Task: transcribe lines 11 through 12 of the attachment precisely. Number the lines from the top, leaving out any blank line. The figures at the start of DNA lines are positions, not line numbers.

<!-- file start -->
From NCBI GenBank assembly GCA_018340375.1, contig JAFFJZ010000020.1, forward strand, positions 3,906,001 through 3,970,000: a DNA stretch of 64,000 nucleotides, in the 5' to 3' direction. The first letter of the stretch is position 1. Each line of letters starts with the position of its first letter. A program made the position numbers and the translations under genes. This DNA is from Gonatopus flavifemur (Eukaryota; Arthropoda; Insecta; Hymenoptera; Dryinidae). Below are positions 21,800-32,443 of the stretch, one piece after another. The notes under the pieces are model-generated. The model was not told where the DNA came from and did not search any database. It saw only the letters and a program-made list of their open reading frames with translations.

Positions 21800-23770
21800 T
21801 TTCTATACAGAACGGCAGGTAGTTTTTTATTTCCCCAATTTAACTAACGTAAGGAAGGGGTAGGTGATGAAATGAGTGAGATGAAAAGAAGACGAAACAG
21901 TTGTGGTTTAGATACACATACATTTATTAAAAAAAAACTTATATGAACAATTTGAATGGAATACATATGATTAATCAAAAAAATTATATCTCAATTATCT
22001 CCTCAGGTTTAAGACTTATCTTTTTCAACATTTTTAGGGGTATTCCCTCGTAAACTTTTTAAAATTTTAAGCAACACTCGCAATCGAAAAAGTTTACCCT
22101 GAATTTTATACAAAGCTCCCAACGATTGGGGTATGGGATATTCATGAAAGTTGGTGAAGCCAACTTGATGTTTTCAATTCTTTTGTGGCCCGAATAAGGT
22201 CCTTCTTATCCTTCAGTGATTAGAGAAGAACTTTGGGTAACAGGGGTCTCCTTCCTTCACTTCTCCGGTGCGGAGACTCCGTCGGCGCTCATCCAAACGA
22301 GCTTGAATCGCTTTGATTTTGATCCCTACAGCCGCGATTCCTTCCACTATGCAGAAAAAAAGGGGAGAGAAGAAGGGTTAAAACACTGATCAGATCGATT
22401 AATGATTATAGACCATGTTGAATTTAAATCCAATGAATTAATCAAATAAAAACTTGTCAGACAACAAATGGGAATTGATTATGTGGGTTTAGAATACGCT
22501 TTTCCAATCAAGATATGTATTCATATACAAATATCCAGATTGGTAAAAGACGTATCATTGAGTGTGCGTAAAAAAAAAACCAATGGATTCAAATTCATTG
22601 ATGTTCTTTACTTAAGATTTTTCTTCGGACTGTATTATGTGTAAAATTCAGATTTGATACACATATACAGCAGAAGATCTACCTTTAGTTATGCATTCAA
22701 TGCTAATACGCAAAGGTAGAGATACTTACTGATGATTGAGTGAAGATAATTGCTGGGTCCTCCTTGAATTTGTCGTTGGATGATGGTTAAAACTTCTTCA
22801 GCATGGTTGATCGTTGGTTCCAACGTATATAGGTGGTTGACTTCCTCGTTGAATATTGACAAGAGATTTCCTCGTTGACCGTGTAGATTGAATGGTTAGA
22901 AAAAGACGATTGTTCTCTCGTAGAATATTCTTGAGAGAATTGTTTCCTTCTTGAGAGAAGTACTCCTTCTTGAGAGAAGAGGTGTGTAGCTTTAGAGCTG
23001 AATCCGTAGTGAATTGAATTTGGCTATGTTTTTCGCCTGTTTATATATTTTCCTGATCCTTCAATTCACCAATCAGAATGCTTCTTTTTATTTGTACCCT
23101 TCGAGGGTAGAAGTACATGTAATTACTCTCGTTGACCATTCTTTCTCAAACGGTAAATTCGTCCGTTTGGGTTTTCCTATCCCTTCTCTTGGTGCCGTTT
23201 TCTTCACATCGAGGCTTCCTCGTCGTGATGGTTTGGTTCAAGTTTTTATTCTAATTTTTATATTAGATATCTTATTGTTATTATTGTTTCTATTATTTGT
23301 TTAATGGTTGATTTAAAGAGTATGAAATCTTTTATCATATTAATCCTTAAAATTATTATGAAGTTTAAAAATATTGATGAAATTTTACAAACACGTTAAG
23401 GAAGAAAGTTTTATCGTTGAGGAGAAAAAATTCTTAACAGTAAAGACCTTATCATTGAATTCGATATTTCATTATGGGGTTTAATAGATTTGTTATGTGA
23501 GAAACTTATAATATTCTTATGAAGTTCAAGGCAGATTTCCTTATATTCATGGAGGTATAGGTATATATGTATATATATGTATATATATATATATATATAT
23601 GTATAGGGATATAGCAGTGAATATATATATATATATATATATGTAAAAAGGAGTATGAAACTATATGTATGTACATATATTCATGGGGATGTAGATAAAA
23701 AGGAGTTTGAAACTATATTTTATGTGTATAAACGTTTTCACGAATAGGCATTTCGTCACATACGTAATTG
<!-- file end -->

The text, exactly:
22501 TTTCCAATCAAGATATGTATTCATATACAAATATCCAGATTGGTAAAAGACGTATCATTGAGTGTGCGTAAAAAAAAAACCAATGGATTCAAATTCATTG
22601 ATGTTCTTTACTTAAGATTTTTCTTCGGACTGTATTATGTGTAAAATTCAGATTTGATACACATATACAGCAGAAGATCTACCTTTAGTTATGCATTCAA